By Palwai Raghavendra Reddy
India’s largest state Uttar Pradesh goes to ballot in the first quarter of next year, and these polls can be dubbed as the semifinals before the next general elections in 2024. Winning UP remains the cornerstone of Indian politics, and political outfits do anything and everything possible to win there, regardless of whether what they do is good or bad, moral or immoral.
And it is the average voter who must ensure they do not fall into the pit of communal politics and right candidates are elected.
Lynching in the name of religion and communal hatred rampantly spread around the country tested that sense of responsibility among the voters of Uttar Pradesh, who gave unprecedented majority of 325 seats in a 400 seats State Assembly to the Bharatiya Janata Party-led National Democratic Allaince. While BJP did not announce a before for the top post, the party brought in saffron-clad, loud-mouthed Yogi Adityanath as the CM, post elections.
Yogi Adityanath, before being anointed chief minister, and even after remains BJP’s star campaigner in elections. His speeches often stir-up religious hatred among people even in regions which did not have a history of communal tensions. While his presence and speeches are given great importance in other states, now Yogi Adityanath will be fighting the biggest election of his life to ensure BJP wins majority in Uttar Pradesh, and he retains his Chief Minister’s post subsequently.
It is matter of weeks before India will witness what direction, Yogi Adityanath and BJP would take to win in Uttar Pradesh. The voter of Uttar Pradesh is sure to witness a high-decibel poll campaign and will be hard pressed to re-elect “Yogi Brand” of politics or reject it. But it is not just Yogi Adityanath, the people of UP will also have another leader seeking their mandate in the name of religion
Though he would not be fighting the elections directly, his speeches, his attire, and his mere presence, will raise eyebrows among the voters. Though Asaduddin Owaisi’s All India Majlis-e-Ittehadul Muslimeen (AIMIM) does not have presence in the state Assembly, stakes are high for him and his party there.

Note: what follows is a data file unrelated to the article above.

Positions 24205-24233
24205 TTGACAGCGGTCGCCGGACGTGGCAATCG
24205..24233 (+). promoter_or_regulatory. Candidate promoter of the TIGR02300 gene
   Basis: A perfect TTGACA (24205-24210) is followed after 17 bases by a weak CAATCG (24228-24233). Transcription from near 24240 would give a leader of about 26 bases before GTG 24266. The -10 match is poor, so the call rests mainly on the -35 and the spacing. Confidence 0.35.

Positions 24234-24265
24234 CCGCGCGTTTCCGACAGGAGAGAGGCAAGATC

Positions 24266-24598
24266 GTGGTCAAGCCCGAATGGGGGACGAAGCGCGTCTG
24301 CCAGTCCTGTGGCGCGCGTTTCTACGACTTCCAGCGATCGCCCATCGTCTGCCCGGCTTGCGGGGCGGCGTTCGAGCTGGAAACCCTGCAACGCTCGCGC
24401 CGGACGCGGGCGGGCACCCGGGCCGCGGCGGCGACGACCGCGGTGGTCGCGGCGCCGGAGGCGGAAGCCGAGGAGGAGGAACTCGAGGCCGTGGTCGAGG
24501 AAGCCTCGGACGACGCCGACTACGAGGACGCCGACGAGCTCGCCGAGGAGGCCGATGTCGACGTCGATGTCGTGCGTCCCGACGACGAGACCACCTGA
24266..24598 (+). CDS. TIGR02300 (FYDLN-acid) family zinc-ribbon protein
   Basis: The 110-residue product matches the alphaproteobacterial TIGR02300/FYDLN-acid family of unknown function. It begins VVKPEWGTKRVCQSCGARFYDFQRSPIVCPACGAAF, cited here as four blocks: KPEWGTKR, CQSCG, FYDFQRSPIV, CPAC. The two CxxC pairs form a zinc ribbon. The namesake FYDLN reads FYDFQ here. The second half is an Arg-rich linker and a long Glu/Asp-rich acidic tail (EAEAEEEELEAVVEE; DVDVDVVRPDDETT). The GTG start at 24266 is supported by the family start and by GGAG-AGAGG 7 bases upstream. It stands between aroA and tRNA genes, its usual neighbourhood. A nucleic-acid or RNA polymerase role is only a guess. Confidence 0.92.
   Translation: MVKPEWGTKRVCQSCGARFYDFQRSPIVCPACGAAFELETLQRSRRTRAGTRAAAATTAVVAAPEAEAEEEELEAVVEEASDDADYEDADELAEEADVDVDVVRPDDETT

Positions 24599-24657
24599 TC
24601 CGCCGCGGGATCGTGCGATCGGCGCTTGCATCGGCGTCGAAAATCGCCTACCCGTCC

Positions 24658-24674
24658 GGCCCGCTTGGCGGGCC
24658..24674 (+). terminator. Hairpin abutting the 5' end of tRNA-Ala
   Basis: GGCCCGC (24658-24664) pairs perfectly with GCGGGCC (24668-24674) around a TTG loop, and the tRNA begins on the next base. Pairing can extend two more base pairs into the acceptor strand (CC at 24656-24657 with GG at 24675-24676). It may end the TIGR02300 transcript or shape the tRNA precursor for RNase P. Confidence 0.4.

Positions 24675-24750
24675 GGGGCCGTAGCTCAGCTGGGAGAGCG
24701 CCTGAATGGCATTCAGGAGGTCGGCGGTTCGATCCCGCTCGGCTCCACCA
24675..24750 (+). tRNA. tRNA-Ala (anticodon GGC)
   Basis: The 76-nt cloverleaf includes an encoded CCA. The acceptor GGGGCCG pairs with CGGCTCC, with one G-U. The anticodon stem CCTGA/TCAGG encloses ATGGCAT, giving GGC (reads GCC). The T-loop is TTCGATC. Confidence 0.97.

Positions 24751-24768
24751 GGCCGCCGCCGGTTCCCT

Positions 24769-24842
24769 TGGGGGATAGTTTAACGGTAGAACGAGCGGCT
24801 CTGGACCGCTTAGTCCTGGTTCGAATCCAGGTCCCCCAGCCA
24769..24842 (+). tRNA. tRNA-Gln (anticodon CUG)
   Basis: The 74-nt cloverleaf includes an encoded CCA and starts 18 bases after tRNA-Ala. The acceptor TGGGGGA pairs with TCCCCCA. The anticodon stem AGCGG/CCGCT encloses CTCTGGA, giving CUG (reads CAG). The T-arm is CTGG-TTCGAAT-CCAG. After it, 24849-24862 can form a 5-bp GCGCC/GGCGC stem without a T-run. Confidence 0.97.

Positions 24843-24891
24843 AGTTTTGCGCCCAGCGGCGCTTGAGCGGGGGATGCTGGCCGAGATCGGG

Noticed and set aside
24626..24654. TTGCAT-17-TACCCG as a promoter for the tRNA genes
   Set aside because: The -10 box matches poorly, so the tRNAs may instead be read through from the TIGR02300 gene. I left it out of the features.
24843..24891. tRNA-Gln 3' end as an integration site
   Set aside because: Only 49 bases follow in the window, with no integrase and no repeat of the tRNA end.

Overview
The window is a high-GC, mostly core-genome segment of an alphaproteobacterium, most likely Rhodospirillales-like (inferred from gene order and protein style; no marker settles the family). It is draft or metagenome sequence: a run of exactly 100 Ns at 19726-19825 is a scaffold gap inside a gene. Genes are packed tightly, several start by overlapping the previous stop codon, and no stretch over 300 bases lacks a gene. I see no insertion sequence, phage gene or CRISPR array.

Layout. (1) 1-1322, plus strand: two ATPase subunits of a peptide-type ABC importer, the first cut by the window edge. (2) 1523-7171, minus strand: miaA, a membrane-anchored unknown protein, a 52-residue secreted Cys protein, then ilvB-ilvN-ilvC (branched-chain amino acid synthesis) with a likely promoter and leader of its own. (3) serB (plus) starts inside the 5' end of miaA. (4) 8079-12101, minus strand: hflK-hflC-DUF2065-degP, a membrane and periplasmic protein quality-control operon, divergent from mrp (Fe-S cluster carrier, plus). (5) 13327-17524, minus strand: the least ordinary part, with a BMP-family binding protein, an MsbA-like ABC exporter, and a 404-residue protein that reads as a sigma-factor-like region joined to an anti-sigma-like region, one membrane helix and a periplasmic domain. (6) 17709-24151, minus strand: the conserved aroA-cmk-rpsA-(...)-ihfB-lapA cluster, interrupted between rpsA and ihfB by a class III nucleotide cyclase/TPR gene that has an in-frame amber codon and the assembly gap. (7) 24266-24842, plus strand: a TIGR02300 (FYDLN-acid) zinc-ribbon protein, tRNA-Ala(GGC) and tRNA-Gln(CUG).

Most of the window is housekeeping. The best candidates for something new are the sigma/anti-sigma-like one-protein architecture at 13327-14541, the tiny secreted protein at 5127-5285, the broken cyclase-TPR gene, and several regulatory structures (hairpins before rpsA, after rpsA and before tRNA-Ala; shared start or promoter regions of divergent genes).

AIMIM contested in 38 seats in 2017 and got just 0.2% or 205,232 votes in total. With Yogi Adityanath becoming Chief Minister, Narendra Modi getting re-elected as Prime Minister in 2019, and the Supreme Court verdict on Ram Janmabhoomi (which many Muslims consider was an error of judgement), it has created a fertile turf for Asaduddin Owaisi to play a possible communal card.
Interestingly, Owaisi was among those who said “Supreme Court is not infallible” immediately after the verdict on Ram Mandir.
In the last week of June month, Owaisi announced his party would contest in 100 seats in the 2022 UP State Assembly Elections, and to gain Secular credentials for his claim, he announced formation of ‘Bhagidari Samkalp Morcha’, a formation in which his party would forge alliances with Suheldev Bharatiya Samaj Party a self-proclaimed representative outfit of Rajbhar community in the State.
Owaisi is also aiming at smaller caste-centric political groups to strengthen his presence in UP. His claim grabbed great attention nationally, and now drew sharp response from Yogi Adityanath, who said the voters of BJP accept the challenge of this Member of Parliament from Hyderabad, and the party would win more than 300 seats in Assembly Elections.
Though these elections are months away, such claims and counter-claims are raising the political temperature in the state, which is considered sensitive on religious and caste lines. Both these sections started work on setting agenda for the elections; and Yogi’s reaction to an otherwise insignificant political formation indicates at a possible polarization in the months ahead.
While Yogi’s BJP and Owaisi’s AIMIM have a certain political design in Uttar Pradesh, other parties which do not appeal to voters in the name of religion will find in difficult to gain fare share of voice in media and draw attention of the average voter. Akhilesh Yadav’s Samajwadi Party, Mayawati’s Bahujan Samaj Party, the Congress party, and any other political outfit with recognizable secular credentials might find themselves lost in setting agenda for the elections or spreading a narrative wide and deep.
A section in Uttar Pradesh started giving great prominence to Owaisi who is embarking on a second attempt to secure political group. Winning 5 Assembly seats in the neighboring State of Bihar in 2020 is making many pundits consider AIMIM a serious prospect in UP, even at the risk of raising religious tempers. Owaisi has a hysterical following among the Muslim youth, and slightest of friction in the run-up to the elections could prove costly to protect the secular fabric of India.
Let us hope the average Uttar Pradesh voter rises over and above communal hatred and rejects any leader who seeks mandate wearing religious colors! Whether it is a Yogi Adityanath or a Asaduddin Owaisi.
(The Author is a political communications specialist; and has worked in Indian states of Telangana, Andhra Pradesh, Odisha, Chhattisgarh and others)